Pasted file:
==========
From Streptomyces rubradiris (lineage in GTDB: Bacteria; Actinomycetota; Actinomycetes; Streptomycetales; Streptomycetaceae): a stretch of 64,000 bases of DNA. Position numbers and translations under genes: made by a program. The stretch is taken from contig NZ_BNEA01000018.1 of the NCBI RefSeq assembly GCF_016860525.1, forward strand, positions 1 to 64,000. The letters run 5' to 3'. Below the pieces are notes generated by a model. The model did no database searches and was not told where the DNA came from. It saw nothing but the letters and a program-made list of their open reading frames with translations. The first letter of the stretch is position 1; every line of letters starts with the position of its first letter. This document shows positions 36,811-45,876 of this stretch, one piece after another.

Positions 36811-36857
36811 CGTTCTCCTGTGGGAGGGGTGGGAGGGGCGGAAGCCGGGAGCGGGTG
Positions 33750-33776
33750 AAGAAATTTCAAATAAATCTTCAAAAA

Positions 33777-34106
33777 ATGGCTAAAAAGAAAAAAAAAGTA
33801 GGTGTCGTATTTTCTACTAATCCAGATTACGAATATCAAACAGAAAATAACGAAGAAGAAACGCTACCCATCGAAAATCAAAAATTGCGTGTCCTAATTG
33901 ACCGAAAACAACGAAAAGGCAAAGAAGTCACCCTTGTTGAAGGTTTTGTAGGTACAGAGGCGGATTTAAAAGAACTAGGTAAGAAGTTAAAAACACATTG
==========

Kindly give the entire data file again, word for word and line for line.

From Streptomyces rubradiris (lineage in GTDB: Bacteria; Actinomycetota; Actinomycetes; Streptomycetales; Streptomycetaceae): a stretch of 64,000 bases of DNA. Position numbers and translations under genes: made by a program. The stretch is taken from contig NZ_BNEA01000018.1 of the NCBI RefSeq assembly GCF_016860525.1, forward strand, positions 1 to 64,000. The letters run 5' to 3'. Below the pieces are notes generated by a model. The model did no database searches and was not told where the DNA came from. It saw nothing but the letters and a program-made list of their open reading frames with translations. The first letter of the stretch is position 1; every line of letters starts with the position of its first letter. This document shows positions 36,811-45,876 of this stretch, one piece after another.

Positions 36811-36857
36811 CGTTCTCCTGTGGGAGGGGTGGGAGGGGCGGAAGCCGGGAGCGGGTG
Positions 33750-33776
33750 AAGAAATTTCAAATAAATCTTCAAAAA

Positions 33777-34106
33777 ATGGCTAAAAAGAAAAAAAAAGTA
33801 GGTGTCGTATTTTCTACTAATCCAGATTACGAATATCAAACAGAAAATAACGAAGAAGAAACGCTACCCATCGAAAATCAAAAATTGCGTGTCCTAATTG
33901 ACCGAAAACAACGAAAAGGCAAAGAAGTCACCCTTGTTGAAGGTTTTGTAGGTACAGAGGCGGATTTAAAAGAACTAGGTAAGAAGTTAAAAACACATTG